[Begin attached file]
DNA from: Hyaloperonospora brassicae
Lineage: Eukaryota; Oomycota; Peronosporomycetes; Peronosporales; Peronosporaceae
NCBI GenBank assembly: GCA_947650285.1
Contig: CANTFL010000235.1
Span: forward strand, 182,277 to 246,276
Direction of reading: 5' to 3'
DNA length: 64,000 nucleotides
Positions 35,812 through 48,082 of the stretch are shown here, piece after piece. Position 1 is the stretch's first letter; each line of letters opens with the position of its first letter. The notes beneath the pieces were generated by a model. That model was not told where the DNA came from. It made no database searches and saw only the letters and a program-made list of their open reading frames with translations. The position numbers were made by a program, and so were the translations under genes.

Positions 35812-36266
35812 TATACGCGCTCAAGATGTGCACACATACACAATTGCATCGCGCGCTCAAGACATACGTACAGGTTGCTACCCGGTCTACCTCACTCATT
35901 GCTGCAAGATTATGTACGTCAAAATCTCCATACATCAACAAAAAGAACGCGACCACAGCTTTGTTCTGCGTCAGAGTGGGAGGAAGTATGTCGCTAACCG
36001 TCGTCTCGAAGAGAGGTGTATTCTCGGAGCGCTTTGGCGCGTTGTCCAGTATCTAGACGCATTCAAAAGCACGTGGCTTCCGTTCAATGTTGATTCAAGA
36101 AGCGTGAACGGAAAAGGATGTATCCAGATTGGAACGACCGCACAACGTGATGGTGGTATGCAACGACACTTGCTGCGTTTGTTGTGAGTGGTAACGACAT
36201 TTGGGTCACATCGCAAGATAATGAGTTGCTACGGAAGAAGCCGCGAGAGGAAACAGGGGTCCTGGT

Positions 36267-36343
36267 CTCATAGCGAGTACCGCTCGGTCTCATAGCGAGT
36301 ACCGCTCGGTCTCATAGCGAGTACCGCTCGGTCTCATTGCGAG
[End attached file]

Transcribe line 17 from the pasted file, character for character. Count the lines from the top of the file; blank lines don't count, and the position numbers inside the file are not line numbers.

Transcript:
36301 ACCGCTCGGTCTCATAGCGAGTACCGCTCGGTCTCATTGCGAG